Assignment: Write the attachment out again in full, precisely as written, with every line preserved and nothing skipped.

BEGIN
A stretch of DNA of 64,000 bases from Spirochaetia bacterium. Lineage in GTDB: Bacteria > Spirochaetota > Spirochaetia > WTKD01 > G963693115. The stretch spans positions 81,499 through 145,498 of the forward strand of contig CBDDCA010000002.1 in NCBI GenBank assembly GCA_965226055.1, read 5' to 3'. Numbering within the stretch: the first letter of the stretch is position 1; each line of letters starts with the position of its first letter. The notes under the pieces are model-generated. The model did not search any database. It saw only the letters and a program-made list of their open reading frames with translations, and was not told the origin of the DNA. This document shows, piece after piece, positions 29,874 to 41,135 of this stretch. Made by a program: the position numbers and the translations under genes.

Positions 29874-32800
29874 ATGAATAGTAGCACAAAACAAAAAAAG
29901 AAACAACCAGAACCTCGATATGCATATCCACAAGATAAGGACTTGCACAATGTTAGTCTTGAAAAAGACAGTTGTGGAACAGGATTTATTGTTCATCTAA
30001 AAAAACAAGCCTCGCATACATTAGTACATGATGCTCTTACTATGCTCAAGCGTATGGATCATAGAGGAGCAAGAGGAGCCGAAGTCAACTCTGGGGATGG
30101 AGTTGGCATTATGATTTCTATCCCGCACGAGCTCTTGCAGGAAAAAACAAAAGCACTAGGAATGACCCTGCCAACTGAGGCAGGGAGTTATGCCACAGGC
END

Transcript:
A stretch of DNA of 64,000 bases from Spirochaetia bacterium. Lineage in GTDB: Bacteria > Spirochaetota > Spirochaetia > WTKD01 > G963693115. The stretch spans positions 81,499 through 145,498 of the forward strand of contig CBDDCA010000002.1 in NCBI GenBank assembly GCA_965226055.1, read 5' to 3'. Numbering within the stretch: the first letter of the stretch is position 1; each line of letters starts with the position of its first letter. The notes under the pieces are model-generated. The model did not search any database. It saw only the letters and a program-made list of their open reading frames with translations, and was not told the origin of the DNA. This document shows, piece after piece, positions 29,874 to 41,135 of this stretch. Made by a program: the position numbers and the translations under genes.

Positions 29874-32800
29874 ATGAATAGTAGCACAAAACAAAAAAAG
29901 AAACAACCAGAACCTCGATATGCATATCCACAAGATAAGGACTTGCACAATGTTAGTCTTGAAAAAGACAGTTGTGGAACAGGATTTATTGTTCATCTAA
30001 AAAAACAAGCCTCGCATACATTAGTACATGATGCTCTTACTATGCTCAAGCGTATGGATCATAGAGGAGCAAGAGGAGCCGAAGTCAACTCTGGGGATGG
30101 AGTTGGCATTATGATTTCTATCCCGCACGAGCTCTTGCAGGAAAAAACAAAAGCACTAGGAATGACCCTGCCAACTGAGGCAGGGAGTTATGCCACAGGC